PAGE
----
Assessing Treatment Outcomes of a Graduate Orthodontic Program



Anastasia Pariskou1, Athanasios E. Athanasiou2, *
1 Private Practice in Orthodontics, Lagadas, Greece
2 Department of Orthodontics, Hamdan Bin Mohammed College of Dental Medicine, Mohammed Bin Rashid University of Medicine and Health Sciences, Dubai, UAE


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© 2018 Pariskou and Athanasiou.

open-access license: This is an open access article distributed under the terms of the Creative Commons Attribution 4.0 International Public License (CC-BY 4.0), a copy of which is available at: https://creativecommons.org/licenses/by/4.0/legalcode. This license permits unrestricted use, distribution, and reproduction in any medium, provided the original author and source are credited.

* Address correspondence to this author at the Department of Orthodontics, Hamdan Bin Mohammed College of Dental Medicine, Mohammed Bin Rashid University of Medicine and Health Sciences, P.O. Box. 505055, Dubai Healthcare City, Dubai, UAE; Tel: +971 56 315 9378; E-mail: athanasios.athanasiou@mbru.ac.ae; athanasiou.orthodontics@gmail.com


Abstract

Objectives:

To assess treatment outcomes of a graduate orthodontic program during two different periods.

Materials and Methods:

Consecutive orthodontic patients’ files were selected from the archives of the Graduate Orthodontic Program, Aristotle University of Thessaloniki, Greece. Following the application of certain inclusion criteria, the final sample consisted of 109 patients. The sample was allocated into two groups depending on the time of treatment [Group A: 1998-2003, (n=60); Group B: 2004-2009 (n=49)]. The first period started a few years after the inception of the program and the second 10 years later. All pre- and post-treatment dental casts were blindly assessed by one investigator using the Peer Assessment Rating (PAR) and the Index of Complexity, Outcome and Need (ICON). Statistical analysis included Student’s t-test, Mann-Whitney U test, Pearson Chi-Square test and Spearman correlation coefficient. The level of significance was set at p < 0.05.

Results:

In Group A, the mean PAR index changed from 28.6 before treatment to 5.5 after treatment and the mean ICON index changed from 71.9 to 23.5. In Group B, the mean PAR index changed from 23.6 before treatment to 4 after treatment and the mean ICON index changed from 62.8 to 19.8. The mean PAR score reduction was 78.4% for the 1st group and 81.4% for the 2nd group, respectively. Ninety percent of the cases of Group A and 89.8% of the cases of Group B had a post-treatment ICON score < 31. The severity of the initial malocclusion was found to be positively correlated with the treatment occlusal outcome. Out of the 109 cases, 68 were considered as substantially or greatly improved, 29 moderately improved, 8 showed minimal improvement and 4 cases were considered as not improved or worse. The mean PAR percentage improvement and the ICON score at the end of treatment were not correlated to the presence or absence of tooth extractions in the treatment plan. There was no correlation between the treatment outcome and the number of graduate residents involved in the therapy. The treatment outcomes were not correlated to the gender or age of patients.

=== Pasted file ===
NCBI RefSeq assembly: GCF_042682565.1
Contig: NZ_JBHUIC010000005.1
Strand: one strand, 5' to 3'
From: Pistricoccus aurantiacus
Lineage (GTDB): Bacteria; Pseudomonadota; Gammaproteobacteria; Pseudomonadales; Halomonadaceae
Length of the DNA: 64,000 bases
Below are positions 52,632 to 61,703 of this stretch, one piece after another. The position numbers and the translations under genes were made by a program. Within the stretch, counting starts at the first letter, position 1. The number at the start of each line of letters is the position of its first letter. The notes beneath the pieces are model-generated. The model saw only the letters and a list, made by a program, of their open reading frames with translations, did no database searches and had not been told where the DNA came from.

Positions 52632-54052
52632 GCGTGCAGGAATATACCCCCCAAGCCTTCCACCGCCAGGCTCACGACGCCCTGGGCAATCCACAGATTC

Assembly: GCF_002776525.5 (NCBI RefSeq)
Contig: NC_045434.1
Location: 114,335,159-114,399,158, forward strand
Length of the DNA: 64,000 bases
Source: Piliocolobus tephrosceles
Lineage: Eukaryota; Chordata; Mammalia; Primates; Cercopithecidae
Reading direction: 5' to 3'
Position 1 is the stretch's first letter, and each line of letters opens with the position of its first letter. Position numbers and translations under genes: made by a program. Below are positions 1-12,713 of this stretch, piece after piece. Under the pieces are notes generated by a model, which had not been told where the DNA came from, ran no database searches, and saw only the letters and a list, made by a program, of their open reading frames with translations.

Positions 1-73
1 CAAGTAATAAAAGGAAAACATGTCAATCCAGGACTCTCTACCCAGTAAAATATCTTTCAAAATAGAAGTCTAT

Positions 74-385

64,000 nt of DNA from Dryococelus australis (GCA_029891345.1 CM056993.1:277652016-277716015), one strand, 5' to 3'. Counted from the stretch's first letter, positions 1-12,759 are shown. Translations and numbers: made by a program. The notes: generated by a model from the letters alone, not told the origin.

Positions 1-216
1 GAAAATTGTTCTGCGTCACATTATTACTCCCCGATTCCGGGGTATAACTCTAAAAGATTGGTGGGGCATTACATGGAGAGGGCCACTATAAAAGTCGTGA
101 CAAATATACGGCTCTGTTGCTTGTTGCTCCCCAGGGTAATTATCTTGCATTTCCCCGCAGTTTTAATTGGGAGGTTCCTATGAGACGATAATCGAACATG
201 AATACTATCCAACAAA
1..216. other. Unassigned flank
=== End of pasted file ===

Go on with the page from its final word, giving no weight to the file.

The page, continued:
Conclusion:

Patients treated by graduate orthodontic residents during 1998-2009 demonstrated significant improvement of their occlusion and the quality of the treatment remained constant throughout the years. The outcome of orthodontic treatment was not correlated to the gender and the age of patients, the number of postgraduate students performing the treatment, and the presence of tooth extractions in the treatment plan.

Keywords: ICON, PAR, Orthodontic treatment, Graduate orthodontic education, Root Mean Square (RMS), Occlusal indices.



1. INTRODUCTION

Efforts have been frequently made to assess the treatment outcomes in various graduate orthodontic programs [1-6]. Positive outcomes may get favorable reviews, thus enhancing the reputation and prestige of an orthodontic department as well as the higher education institution in general [7]. Often, an assessment of the treatment outcomes in a graduate orthodontic clinic could provide significant information useful in raising the level of the program and the clinical services provided [3].